In my article published on 7/29/15 I stated that FLY's dividend may be in danger because the company was not making enough money leasing airplanes to pay the current dividend. Furthermore, I questioned the position of management stating that it was making money selling its older aircraft since it was taking "non-cash impairment charges" on aircraft held for sale. At the time, I suggested that it would be a good idea to avoid the stock until there was some visibility on earnings with the leasing of new aircraft.
- FLY had a Dutch Auction Tender Offer for those investors who bought the shares for income which bought back $75 million at $13.95 per share
- FLY will purchase another $10 million shares on the open market
- Share repurchase increases the book value of each remaining share creating a discount to book
- BBAM shareholders intend to buy $10 million shares via open market purchases which further aligns management with shareholders
You can see the company projections below:
Source: FLY web site
Looking at November's report for the end of the 3rd quarter, several things stood out to me:
- The company claimed to have made $0.47 per share.
- The company shows only 83 aircraft as opposed to 127 as of the end of 2014: a net loss of 44 aircraft.
- The balance sheet showed that shareholders' equity declined $58 million from 12/31/2004 to 9/30/15 all the while claiming to be making money.
On March 8, 2016 FLY released its 4 th quarter and full year results and FLY's management claimed in this release for the quarter:
- Net Income of $27.7 million, $0.68 per share
- Adjusted Net Income of $62.7 million, $1.54 per share
- Acquired three aircraft for $239 million
- Completed sales of 26 older aircraft, for a gain of $17.0 million
- Repurchased 5.7 million shares, reducing shares outstanding by 14%
For the full year management claimed:
- Net Income of $6.6 million, $0.13 per share
- Adjusted Net Income of $131.0 million, $3.17 per share
- Reduced SG&A by $7.3 million, year over year
- Invested $629 million in ten aircraft
- Contracted to sell 53 older aircraft, of which 40 were delivered
- Re-priced our $500 million Term Loan, saving $4 million in annual interest cost
- $100 million share repurchase program, which now has been completed
The company also reported that the SEC was investigating its 2014 annual report. Because of the many issues that the SEC is raising, the company will not be able to file its 2015 annual report on a timely basis. It appears that the company may have to adjust its filings for several years because of the way it has handled issues revolving around intangible assets.
Here are a few of the things that I noticed from the report:
- The company shows only 80 airplanes available for lease as opposed to 127 at the end of last year. A net loss of 47 aircraft.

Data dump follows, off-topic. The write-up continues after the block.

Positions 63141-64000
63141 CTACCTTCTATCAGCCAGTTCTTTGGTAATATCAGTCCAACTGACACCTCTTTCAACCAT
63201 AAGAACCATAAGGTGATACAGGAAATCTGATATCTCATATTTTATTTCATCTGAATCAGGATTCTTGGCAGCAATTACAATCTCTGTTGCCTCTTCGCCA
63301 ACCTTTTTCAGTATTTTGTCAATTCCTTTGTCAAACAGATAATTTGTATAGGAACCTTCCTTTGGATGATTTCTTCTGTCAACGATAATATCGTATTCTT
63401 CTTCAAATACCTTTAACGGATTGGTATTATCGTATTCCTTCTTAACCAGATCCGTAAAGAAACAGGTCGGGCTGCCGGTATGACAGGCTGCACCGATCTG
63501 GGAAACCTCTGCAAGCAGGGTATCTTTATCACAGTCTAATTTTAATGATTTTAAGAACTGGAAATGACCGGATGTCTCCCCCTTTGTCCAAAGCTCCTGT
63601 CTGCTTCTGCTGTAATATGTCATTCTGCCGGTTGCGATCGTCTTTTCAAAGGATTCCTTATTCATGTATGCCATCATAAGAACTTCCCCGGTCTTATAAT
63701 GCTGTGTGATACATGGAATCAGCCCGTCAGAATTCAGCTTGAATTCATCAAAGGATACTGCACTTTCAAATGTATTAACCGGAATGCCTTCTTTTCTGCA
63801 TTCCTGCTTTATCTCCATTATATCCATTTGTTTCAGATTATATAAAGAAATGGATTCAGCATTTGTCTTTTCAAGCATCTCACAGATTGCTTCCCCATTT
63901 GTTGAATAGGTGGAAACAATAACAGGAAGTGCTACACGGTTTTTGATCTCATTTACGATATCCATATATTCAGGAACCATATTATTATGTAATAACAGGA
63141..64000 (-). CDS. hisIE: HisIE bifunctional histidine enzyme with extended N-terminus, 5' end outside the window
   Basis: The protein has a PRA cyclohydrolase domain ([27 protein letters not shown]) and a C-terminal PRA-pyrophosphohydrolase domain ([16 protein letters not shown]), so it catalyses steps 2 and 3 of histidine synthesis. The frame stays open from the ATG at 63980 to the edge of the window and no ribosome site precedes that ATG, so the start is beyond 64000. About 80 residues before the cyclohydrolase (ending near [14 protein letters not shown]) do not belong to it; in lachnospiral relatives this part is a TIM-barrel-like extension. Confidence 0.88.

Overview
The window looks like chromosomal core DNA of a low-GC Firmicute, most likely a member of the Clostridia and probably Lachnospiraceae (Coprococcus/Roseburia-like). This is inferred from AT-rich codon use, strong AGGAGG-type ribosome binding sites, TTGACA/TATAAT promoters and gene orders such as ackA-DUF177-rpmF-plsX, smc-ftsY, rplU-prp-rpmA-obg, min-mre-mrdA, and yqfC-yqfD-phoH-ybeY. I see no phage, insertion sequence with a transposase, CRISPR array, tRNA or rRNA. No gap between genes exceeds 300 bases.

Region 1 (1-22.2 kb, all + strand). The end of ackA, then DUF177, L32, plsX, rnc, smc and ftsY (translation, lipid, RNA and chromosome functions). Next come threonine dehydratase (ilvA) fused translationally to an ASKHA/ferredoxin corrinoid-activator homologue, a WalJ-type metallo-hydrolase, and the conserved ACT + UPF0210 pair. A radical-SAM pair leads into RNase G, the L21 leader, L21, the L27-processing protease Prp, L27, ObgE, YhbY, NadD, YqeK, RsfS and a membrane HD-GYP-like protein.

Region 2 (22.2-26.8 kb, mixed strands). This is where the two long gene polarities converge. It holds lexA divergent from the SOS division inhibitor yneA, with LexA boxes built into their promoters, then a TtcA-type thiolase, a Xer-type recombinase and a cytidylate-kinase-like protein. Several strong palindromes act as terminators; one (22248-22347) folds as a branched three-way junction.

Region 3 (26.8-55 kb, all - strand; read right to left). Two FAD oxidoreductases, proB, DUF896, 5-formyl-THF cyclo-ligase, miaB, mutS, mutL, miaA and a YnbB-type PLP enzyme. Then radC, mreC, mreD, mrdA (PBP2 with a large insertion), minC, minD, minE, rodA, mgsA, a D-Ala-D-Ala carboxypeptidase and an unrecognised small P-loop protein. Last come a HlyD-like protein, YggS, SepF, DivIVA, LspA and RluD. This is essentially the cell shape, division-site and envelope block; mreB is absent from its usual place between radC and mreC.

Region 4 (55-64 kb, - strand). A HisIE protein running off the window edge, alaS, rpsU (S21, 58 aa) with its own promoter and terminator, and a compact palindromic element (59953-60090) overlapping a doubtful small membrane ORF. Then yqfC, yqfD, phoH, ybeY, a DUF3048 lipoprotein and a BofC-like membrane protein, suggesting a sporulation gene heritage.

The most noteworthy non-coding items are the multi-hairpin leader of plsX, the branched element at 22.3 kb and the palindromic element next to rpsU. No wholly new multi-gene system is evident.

- The company shows an investment into an unconsolidated subsidiary for $7 million without indicating what this subsidiary is or does.
- The company also stated that it made a profit on selling older aircraft after taking a "non-cash charge" for older aircraft earlier in the year.
- While the company maintains that it is making a profit, shareholders' equity has taken another hit of $57 million from the third quarter.
- While the company maintains that it made a profit of $0.13 per share for the year, shareholders equity dropped $115 million for the year, a 15% drop.
Things just don't add up with this company and I have lost total confidence in the current management of the company.
Fly Leasing Limited has been named by several law firms in a class action suit. Just take a look at FLY's summary page on Yahoo and you will see a whole list of law firms looking to make a claim against FLY. It is not hard to understand the reasons for this pursuit against the company; there are the problems with the SEC about the company's accounting and the difficulty in assessing the actual earnings and value of the company.
The company and management are in the midst of digging out of an accounting mess which will take a great deal of time and energy from more profitable pursuits. The company will likely end up paying for the legal fees that come out of the suits that legal firms are now putting forward. Furthermore the accounting issues with the SEC are likely to show that the company's actual net worth is less than that currently stated by the books. The company stated that it will no longer pay a dividend, so that eliminates another reason to buy the company. Unfortunately FLY still shows up on Yahoo as yielding 7.7% which is no longer true and could lead one astray. It is best to stay away from this company until these issues are resolved and from my point of view, management and the board replaced.
Disclosure: I/we have no positions in any stocks mentioned, and no plans to initiate any positions within the next 72 hours.
I wrote this article myself, and it expresses my own opinions. I am not receiving compensation for it (other than from Seeking Alpha). I have no business relationship with any company whose stock is mentioned in this article.